"The Jewish Alley" isn't perfect, but it's an important first step. Image from "The Jewish Alley."

"This series is not perfect in its production," says Nervana Mahmoud, in reference to the show's sometimes overly harmonious view of 1948 Egypt, and its anti-Zionist leanings, which have drawn the ire of the Israeli embassy. "But it is the first to break the stereotypes and challenge the perception that all Jews are bad. However, there is still a long way to go."

A good next step? More shows like this.

For example, the new Israeli action series "Fauda," which gives Israelis a balanced view of the brutal conflict with Palestine.

Both "The Jewish Alley" and "Fauda" are pulling in lots of viewers across the region — and hopefully paving the way for even more shows like them to hit the airwaves soon.

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Amazon

Shopping sustainably is increasingly important given the severity of the climate crisis, but sometimes it's hard to know where to turn. Thankfully, Amazon is making it a little easier to browse thousands of products that have one or more of 19 sustainability certifications that help preserve the natural world.

The online retailer recently announced Climate Pledge Friendly, a program to make it easier for customers to discover and shop for more sustainable products. To determine the sustainability of a product, the program partnered with third-party certifications, including governmental agencies, nonprofits, and independent labs.

With a selection of items spanning grocery, household, fashion, beauty, and personal electronics, you'll be able to shop more sustainably not just for the holiday season, but throughout the year for your essentials, as well.

You can browse all of the Climate Pledge Friendly products here, labeled with an icon and which certification(s) they meet. To get you on your way to shopping more sustainably, we've rounded up eight of our favorite Climate Pledge Friendly-products that will make great gifts all year long.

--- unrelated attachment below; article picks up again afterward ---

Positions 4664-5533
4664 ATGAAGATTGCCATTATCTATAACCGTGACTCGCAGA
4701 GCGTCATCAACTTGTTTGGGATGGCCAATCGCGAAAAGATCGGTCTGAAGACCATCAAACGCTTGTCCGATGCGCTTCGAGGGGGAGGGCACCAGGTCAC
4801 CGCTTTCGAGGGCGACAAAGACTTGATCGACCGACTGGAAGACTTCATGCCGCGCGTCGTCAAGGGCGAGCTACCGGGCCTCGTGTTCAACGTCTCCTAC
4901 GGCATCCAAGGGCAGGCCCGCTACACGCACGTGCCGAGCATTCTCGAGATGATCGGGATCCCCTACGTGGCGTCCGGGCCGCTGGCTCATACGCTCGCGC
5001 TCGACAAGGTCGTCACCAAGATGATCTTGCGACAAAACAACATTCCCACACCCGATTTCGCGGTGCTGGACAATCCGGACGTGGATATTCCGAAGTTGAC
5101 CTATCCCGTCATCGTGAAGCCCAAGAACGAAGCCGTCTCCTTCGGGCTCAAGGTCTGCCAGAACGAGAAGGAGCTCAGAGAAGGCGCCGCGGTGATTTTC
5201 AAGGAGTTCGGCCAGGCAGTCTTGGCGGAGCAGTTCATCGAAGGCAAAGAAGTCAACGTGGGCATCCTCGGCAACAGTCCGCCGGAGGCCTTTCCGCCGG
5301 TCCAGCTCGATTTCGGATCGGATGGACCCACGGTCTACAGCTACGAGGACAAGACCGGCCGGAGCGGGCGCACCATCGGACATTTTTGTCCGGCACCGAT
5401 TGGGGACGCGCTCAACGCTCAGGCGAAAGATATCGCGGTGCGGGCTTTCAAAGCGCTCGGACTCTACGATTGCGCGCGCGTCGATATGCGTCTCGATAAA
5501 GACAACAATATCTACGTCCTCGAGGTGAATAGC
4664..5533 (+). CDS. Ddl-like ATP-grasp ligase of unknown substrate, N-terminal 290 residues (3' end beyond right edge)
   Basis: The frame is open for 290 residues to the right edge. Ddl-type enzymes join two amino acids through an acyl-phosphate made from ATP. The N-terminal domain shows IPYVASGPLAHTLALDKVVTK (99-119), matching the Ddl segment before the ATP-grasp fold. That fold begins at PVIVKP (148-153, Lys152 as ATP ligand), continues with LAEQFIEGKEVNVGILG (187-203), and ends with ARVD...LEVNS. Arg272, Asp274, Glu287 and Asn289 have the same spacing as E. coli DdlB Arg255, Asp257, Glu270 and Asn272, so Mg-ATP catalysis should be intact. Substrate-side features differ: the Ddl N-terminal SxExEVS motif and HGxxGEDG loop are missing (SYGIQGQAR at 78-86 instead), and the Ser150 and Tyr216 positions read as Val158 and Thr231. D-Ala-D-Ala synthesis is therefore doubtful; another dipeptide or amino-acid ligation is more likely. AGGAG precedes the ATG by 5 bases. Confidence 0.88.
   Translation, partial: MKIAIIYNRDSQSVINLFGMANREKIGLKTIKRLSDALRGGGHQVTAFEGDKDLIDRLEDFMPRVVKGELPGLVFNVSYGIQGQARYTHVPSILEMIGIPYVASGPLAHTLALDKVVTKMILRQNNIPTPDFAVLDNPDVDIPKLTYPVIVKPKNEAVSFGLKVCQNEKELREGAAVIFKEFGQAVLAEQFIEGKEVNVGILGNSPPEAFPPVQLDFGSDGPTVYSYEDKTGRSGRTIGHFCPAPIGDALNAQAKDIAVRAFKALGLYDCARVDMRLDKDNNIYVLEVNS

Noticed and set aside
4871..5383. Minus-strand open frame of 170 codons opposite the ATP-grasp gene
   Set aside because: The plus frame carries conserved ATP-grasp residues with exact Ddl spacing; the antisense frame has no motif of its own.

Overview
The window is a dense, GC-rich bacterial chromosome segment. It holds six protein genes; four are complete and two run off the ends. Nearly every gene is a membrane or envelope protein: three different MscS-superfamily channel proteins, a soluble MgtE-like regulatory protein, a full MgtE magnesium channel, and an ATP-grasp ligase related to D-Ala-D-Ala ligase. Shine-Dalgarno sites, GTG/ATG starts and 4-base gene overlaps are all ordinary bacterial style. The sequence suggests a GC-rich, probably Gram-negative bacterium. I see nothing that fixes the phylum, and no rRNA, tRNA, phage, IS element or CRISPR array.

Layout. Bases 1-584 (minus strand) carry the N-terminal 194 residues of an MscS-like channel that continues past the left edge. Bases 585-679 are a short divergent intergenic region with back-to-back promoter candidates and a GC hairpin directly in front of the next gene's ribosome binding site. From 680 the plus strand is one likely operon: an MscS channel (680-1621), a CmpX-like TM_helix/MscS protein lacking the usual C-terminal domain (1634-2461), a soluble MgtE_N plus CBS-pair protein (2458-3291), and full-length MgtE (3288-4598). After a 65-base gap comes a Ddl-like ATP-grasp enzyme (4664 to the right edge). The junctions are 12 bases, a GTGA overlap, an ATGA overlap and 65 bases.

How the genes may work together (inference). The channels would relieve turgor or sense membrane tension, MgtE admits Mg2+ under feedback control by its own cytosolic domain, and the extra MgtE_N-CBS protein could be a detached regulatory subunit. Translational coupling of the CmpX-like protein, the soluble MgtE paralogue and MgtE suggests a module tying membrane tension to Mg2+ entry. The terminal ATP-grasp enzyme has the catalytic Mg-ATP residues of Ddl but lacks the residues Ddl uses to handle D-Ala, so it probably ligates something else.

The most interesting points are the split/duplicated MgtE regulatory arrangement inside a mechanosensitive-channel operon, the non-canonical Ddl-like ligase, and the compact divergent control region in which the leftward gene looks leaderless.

Amazon

Jack Wolfskin Women's North York Coat

Give the gift of warmth and style with this coat, available in a variety of colors. Sustainability is built into all Jack Wolfskin products and each item comes with a code that lets you trace back to its origins and understand how it was made.

Bluesign: Bluesign products are responsibly manufactured by using safer chemicals and fewer resources, including less energy, in production.


Amazon

Amazon All-new Echo Dot (4th Gen)

For the tech-obsessed. This Alexa smart speaker, which comes in a sleek, compact design, lets you voice control your entertainment and your smart home as well as connect with others.

Reducing CO2: Products with this certification reduce their carbon footprint year after year. Certified by the Carbon Trust.


Amazon

Burt's Bees Family Jammies Matching Holiday Organic Cotton Pajamas

Get into the holiday spirit with these fun matching PJs for the whole family. Perfect for pictures that even Fido can get in on.

Global Organic Textile Standard: This certifies each step of the organic textile supply chain against strict ecological and social standards. Each product with this certification contains 95%-100% organic content.

Amazon

Naturistick 5-Pack Lip Balm Gift Set

With 100% natural ingredients that are gentle on ultra-sensitive lips, this gift is a great gift for the whole family.

Compact by Design (Certified by Amazon): Products with this certification are packaged without excess air and water, which reduces the carbon footprint of shipping and packaging.


Amazon

Arus Women's GOTS Certified Organic Cotton Hooded Full Length Turkish Bathrobe

For those who love to lounge around, this full-length organic cotton bathrobe is the way to go. Available in five different colors, it has comfortable cuffed sleeves, a hood, pockets, and adjustable belt.

Global Organic Textile Standard: This certifies each step of the organic textile supply chain against strict ecological and social standards. Each product with this certification contains 95%-100% organic content.

Amazon

L'Occitane Extra-Gentle Vegetable Based Soap